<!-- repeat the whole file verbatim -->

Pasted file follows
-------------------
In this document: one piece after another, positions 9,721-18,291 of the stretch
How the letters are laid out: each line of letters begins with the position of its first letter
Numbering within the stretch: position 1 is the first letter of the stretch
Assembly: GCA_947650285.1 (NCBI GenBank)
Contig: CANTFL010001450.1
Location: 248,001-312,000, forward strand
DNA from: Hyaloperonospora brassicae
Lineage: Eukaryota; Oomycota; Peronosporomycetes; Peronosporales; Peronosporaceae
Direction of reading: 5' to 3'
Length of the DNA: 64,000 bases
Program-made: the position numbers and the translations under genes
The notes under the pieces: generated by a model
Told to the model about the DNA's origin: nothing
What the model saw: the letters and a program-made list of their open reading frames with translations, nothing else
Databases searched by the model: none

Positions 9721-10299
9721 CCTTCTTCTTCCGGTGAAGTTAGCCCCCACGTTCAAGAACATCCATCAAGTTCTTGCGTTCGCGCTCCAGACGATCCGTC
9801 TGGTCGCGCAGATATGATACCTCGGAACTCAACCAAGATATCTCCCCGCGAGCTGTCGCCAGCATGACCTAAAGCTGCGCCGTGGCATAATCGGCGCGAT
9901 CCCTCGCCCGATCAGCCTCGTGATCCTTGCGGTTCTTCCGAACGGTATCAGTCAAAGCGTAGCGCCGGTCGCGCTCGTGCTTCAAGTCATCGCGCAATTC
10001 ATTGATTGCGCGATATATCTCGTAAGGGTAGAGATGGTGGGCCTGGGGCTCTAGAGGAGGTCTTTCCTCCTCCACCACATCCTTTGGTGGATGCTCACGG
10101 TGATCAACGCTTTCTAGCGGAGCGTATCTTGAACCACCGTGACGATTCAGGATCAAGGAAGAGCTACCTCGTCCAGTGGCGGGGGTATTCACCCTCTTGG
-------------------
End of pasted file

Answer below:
In this document: one piece after another, positions 9,721-18,291 of the stretch
How the letters are laid out: each line of letters begins with the position of its first letter
Numbering within the stretch: position 1 is the first letter of the stretch
Assembly: GCA_947650285.1 (NCBI GenBank)
Contig: CANTFL010001450.1
Location: 248,001-312,000, forward strand
DNA from: Hyaloperonospora brassicae
Lineage: Eukaryota; Oomycota; Peronosporomycetes; Peronosporales; Peronosporaceae
Direction of reading: 5' to 3'
Length of the DNA: 64,000 bases
Program-made: the position numbers and the translations under genes
The notes under the pieces: generated by a model
Told to the model about the DNA's origin: nothing
What the model saw: the letters and a program-made list of their open reading frames with translations, nothing else
Databases searched by the model: none

Positions 9721-10299
9721 CCTTCTTCTTCCGGTGAAGTTAGCCCCCACGTTCAAGAACATCCATCAAGTTCTTGCGTTCGCGCTCCAGACGATCCGTC
9801 TGGTCGCGCAGATATGATACCTCGGAACTCAACCAAGATATCTCCCCGCGAGCTGTCGCCAGCATGACCTAAAGCTGCGCCGTGGCATAATCGGCGCGAT
9901 CCCTCGCCCGATCAGCCTCGTGATCCTTGCGGTTCTTCCGAACGGTATCAGTCAAAGCGTAGCGCCGGTCGCGCTCGTGCTTCAAGTCATCGCGCAATTC
10001 ATTGATTGCGCGATATATCTCGTAAGGGTAGAGATGGTGGGCCTGGGGCTCTAGAGGAGGTCTTTCCTCCTCCACCACATCCTTTGGTGGATGCTCACGG
10101 TGATCAACGCTTTCTAGCGGAGCGTATCTTGAACCACCGTGACGATTCAGGATCAAGGAAGAGCTACCTCGTCCAGTGGCGGGGGTATTCACCCTCTTGG